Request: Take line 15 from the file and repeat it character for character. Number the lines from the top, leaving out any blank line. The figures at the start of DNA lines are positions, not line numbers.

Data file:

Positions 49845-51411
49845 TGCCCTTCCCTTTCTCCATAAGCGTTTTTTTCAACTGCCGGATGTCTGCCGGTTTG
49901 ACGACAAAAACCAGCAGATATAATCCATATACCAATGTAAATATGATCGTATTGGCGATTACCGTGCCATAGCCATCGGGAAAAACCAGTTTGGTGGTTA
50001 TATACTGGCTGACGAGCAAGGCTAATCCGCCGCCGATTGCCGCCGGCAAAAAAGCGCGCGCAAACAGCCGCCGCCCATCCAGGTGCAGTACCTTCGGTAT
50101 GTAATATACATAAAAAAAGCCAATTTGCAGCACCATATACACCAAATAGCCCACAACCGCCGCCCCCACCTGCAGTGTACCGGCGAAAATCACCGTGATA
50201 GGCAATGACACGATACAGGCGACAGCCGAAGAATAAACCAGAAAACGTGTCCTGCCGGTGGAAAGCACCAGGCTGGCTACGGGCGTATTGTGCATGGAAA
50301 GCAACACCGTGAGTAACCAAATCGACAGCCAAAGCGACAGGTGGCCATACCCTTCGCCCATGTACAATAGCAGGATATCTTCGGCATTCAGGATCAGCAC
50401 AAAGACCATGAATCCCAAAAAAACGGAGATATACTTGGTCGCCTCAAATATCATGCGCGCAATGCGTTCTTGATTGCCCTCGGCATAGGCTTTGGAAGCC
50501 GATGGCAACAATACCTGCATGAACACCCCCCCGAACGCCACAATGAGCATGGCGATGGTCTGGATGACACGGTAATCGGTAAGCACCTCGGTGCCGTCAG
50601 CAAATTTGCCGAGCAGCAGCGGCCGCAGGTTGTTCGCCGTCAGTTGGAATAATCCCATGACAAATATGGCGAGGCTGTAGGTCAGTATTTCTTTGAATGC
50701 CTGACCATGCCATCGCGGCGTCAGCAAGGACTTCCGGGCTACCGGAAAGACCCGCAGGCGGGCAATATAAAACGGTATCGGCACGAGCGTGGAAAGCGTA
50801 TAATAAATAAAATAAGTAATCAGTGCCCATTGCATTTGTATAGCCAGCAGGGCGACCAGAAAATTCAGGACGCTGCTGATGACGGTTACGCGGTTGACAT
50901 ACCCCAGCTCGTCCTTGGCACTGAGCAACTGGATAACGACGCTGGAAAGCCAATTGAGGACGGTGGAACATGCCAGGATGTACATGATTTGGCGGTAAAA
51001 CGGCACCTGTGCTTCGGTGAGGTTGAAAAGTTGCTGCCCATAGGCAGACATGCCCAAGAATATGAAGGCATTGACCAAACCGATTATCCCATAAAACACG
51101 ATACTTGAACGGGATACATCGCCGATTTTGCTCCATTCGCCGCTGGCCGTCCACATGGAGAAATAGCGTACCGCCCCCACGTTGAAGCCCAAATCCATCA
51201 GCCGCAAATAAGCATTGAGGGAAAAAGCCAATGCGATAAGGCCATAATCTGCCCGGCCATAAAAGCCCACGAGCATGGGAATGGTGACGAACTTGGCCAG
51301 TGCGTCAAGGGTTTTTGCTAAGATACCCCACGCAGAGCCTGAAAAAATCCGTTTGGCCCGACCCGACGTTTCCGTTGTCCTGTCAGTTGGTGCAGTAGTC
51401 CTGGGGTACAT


51101 ATACTTGAACGGGATACATCGCCGATTTTGCTCCATTCGCCGCTGGCCGTCCACATGGAGAAATAGCGTACCGCCCCCACGTTGAAGCCCAAATCCATCA